A lucid synopsis was presented by John Hotchkin, leading ecumenical officer for American Catholics. Responses, both positive and critical, came from Presbyterian Lewis Mudge, Greek Orthodox Maximos Agniorgoussis and Jesuit theologian Avery Dulles. Edward J. Kilmartin, also a Jesuit and a leading sacramental scholar, gave a historical critique. William Lazareth, a Lutheran, spoke on living out the Eucharist in society, thus echoing the sentiments of Cardinal Jan Willebrands, who had addressed the opening session. The famous Dutch cardinal, prime ecumenist of his church, was most sanguine about present unitive trends -- but no more so than Protestants in attendance.

The event so ineptly epitomized on television should, in fact, be widely noted. It was set in the context of the great congress, attended by more than a million persons, with the theme of Jesus the Bread of Life for a hungering world. While all kinds of hungers were considered in meetings large and larger, only the theological symposium was small enough and sufficiently sustained to concentrate on the meaning of the eucharistic liturgy and its bearing upon the authenticity of life.


More and more, Christians are impressed by one significant aspect of the Holy Communion: as a means of grace it is also a means of life. Jesus Christ is the veritable Bread of Life, by whom lives are nourished and sustained. This is not a figure of speech only. Jesus Christ is not called, for example, "the fountain of youth." He is the Bread of Life. He is the Resurrection and the Life. And this is the most basic reality of human existence. God the Creator is the source of all life together, and he is the Father of every particular human life, whether so recognized or not. Likewise, God is the Redeemer of all life; for in all the dangers and tragedies of temporal existence, God preserves men and women from total death and annihilation.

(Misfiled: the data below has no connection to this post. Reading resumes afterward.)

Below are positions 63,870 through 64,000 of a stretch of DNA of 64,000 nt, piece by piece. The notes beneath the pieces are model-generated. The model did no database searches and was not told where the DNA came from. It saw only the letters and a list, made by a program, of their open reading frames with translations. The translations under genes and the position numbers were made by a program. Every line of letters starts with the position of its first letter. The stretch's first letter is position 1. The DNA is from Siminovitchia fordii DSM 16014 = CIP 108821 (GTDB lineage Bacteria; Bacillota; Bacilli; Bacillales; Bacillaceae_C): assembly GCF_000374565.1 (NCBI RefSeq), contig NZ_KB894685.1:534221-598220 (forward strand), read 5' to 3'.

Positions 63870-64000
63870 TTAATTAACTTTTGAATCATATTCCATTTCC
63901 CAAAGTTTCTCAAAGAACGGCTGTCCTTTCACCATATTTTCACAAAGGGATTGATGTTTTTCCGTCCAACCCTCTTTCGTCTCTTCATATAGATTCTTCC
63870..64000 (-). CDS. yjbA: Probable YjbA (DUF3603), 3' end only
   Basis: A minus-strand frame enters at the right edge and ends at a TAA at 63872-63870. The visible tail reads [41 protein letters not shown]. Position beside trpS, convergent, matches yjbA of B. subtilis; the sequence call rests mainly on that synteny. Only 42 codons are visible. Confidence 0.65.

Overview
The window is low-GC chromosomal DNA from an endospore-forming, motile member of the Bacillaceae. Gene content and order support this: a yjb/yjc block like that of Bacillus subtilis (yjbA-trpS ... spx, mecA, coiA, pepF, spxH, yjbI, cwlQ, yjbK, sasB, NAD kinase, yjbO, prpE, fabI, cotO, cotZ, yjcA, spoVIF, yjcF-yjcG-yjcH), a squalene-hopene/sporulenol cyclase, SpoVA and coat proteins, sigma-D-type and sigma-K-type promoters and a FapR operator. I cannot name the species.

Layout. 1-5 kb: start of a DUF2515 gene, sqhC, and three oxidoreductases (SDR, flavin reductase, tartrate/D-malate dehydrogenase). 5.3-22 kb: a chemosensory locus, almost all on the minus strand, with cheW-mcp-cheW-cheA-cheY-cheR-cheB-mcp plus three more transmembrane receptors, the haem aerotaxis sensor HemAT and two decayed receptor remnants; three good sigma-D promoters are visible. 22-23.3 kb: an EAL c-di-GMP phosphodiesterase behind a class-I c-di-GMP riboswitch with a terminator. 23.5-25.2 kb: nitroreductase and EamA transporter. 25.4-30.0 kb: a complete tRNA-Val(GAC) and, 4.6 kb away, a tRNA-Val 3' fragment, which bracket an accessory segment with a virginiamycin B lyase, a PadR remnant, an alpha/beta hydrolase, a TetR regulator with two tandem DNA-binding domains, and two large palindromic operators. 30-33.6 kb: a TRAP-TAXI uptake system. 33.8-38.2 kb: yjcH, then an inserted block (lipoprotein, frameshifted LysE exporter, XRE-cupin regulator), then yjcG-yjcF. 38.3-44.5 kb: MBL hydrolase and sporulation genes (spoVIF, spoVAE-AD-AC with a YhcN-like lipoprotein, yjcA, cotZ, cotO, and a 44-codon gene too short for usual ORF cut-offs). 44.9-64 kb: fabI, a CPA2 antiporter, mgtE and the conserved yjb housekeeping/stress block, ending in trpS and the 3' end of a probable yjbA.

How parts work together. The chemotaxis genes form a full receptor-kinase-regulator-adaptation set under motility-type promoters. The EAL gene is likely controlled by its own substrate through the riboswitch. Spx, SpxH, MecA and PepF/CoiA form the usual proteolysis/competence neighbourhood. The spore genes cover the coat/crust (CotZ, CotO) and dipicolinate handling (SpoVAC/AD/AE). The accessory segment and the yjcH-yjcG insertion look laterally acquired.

People talk today about the "celebration of life." What do they mean? Generally they want to celebrate the natural life given by God. Even if they do not acknowledge God in faith, the sense of living and joyfulness inheres in the life they have received from God. When Christians celebrate the Holy Communion as thanksgiving to God the Father, through and with and in Jesus Christ, and by the Holy Spirit, it is a fulfilled life of divine character for which they are glad.

Yet there are countless people today who are neither inclined nor equipped to celebrate God’s gift of life. For them, by contrast, the present day is a time for honoring death. They have a being-toward-death. They sense a fascination with the process of dying and the mysterious state of death. Books and television, lecturers and college seminars give assurance that, after all, death is not so bad. It is inevitable. It is final. But it is also awesome and in some instances even merciful and welcome. There is more public interest today in discussing euthanasia than Eucharistia. Even within the churches, people are saying that the only life worth living is a life of "quality" -- but "quality" is usually defined by the natural standards of health, usefulness, comforts and happiness.